Exploring the Significance of Quadrantal Angles in Trigonometry

Quadrantal Angle

A quadrantal angle is an angle that is formed by the x-axis and a ray originating from the origin on a coordinate plane

A quadrantal angle is an angle that is formed by the x-axis and a ray originating from the origin on a coordinate plane. It has a measure of 90 degrees (π/2 radians) and can be formed in any of the four quadrants.

In the first quadrant, the ray is in the positive x and y direction, forming a 90-degree angle. In the second quadrant, the ray is in the negative x and positive y direction. In the third quadrant, the ray is in the negative x and y direction. And in the fourth quadrant, the ray is in the positive x and negative y direction.

It is important to note that a quadrantal angle lies entirely on one of the axes (either the x-axis or the y-axis) and does not pass through any other quadrants.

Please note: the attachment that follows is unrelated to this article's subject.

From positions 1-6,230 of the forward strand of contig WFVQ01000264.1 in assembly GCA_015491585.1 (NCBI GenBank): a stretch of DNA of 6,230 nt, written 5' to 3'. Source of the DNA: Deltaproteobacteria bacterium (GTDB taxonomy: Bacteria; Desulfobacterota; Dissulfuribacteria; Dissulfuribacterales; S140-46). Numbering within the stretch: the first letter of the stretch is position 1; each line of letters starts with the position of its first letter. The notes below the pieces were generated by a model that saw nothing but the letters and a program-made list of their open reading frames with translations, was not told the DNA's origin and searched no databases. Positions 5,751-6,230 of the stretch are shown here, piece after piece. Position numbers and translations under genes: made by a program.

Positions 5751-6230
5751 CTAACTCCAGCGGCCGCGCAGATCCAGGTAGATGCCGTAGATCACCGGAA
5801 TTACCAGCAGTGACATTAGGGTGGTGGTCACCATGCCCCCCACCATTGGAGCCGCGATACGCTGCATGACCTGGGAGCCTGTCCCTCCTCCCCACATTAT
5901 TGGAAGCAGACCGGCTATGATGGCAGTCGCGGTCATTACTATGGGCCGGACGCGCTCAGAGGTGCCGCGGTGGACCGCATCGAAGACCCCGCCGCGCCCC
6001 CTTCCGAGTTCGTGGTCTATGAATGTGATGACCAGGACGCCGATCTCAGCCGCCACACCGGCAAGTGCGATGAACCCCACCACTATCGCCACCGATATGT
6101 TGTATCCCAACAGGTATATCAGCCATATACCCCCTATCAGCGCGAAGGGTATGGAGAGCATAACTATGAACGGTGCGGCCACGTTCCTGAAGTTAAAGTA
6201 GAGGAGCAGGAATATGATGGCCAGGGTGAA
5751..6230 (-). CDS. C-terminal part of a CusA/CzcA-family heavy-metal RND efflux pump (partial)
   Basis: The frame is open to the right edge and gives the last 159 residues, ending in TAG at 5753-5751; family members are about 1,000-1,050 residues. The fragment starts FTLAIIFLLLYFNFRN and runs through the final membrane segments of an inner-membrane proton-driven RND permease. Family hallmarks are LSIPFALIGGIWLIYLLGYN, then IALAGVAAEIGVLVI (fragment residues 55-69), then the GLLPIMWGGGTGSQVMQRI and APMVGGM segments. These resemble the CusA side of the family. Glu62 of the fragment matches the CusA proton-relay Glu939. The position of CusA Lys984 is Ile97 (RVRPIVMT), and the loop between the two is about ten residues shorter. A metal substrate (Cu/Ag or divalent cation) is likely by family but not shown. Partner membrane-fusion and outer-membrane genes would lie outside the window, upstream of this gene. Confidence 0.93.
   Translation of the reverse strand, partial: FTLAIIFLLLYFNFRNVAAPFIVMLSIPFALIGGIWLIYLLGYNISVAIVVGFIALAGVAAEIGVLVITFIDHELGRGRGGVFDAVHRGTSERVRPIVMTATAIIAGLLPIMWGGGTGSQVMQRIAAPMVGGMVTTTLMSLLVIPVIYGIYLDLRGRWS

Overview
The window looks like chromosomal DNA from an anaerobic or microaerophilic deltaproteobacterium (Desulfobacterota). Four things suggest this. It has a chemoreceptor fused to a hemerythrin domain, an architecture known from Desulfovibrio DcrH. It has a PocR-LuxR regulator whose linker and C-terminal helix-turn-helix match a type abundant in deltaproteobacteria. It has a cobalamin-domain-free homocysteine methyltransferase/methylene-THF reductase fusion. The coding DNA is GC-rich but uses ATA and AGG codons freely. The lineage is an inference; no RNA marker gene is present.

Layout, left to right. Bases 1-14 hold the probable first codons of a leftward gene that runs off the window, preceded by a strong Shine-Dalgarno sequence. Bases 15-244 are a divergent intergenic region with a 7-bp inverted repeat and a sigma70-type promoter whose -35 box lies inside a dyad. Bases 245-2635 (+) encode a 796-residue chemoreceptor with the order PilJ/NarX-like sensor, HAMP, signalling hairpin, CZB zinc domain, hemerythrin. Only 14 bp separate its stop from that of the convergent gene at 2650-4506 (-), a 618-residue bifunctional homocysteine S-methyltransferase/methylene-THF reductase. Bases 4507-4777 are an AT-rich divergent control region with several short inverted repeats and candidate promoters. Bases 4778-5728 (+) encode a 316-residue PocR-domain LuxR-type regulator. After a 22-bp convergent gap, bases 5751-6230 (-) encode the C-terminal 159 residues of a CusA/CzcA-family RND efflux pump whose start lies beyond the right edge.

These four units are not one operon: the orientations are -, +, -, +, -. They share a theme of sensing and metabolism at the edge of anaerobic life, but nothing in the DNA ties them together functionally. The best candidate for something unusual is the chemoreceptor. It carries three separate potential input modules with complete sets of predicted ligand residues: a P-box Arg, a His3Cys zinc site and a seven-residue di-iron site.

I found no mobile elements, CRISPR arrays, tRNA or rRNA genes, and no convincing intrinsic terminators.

Quadrantal angles have a special significance in trigonometry because their sine, cosine, and tangent values are well-defined and often used to solve mathematical problems. For example, when dealing with quadrantal angles, the sine and tangent functions are either 1 or -1, while the cosine function is either 0 or -0, depending on the quadrant in which the angle is located.

Overall, understanding quadrantal angles is fundamental in trigonometry as they help in solving equations, graphing functions, and analyzing geometric shapes on the coordinate plane.

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